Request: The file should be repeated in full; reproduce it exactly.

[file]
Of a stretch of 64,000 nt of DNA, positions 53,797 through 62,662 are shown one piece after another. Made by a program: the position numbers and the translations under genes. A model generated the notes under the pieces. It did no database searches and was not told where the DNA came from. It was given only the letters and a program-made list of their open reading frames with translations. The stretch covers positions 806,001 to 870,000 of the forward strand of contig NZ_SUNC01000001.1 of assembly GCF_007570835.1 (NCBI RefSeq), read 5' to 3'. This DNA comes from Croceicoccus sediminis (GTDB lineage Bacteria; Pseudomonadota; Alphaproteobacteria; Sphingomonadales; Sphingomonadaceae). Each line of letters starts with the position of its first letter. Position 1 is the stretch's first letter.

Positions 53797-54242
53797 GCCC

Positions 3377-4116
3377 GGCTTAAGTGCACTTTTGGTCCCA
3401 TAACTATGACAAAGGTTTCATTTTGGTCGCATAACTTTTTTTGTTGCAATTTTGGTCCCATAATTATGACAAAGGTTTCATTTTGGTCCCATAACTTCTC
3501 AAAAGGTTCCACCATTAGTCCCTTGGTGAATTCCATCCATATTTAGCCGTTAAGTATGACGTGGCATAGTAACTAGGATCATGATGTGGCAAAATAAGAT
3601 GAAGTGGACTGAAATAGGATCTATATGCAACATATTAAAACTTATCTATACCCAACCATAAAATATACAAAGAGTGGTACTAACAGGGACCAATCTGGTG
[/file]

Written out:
Of a stretch of 64,000 nt of DNA, positions 53,797 through 62,662 are shown one piece after another. Made by a program: the position numbers and the translations under genes. A model generated the notes under the pieces. It did no database searches and was not told where the DNA came from. It was given only the letters and a program-made list of their open reading frames with translations. The stretch covers positions 806,001 to 870,000 of the forward strand of contig NZ_SUNC01000001.1 of assembly GCF_007570835.1 (NCBI RefSeq), read 5' to 3'. This DNA comes from Croceicoccus sediminis (GTDB lineage Bacteria; Pseudomonadota; Alphaproteobacteria; Sphingomonadales; Sphingomonadaceae). Each line of letters starts with the position of its first letter. Position 1 is the stretch's first letter.

Positions 53797-54242
53797 GCCC

Positions 3377-4116
3377 GGCTTAAGTGCACTTTTGGTCCCA
3401 TAACTATGACAAAGGTTTCATTTTGGTCGCATAACTTTTTTTGTTGCAATTTTGGTCCCATAATTATGACAAAGGTTTCATTTTGGTCCCATAACTTCTC
3501 AAAAGGTTCCACCATTAGTCCCTTGGTGAATTCCATCCATATTTAGCCGTTAAGTATGACGTGGCATAGTAACTAGGATCATGATGTGGCAAAATAAGAT
3601 GAAGTGGACTGAAATAGGATCTATATGCAACATATTAAAACTTATCTATACCCAACCATAAAATATACAAAGAGTGGTACTAACAGGGACCAATCTGGTG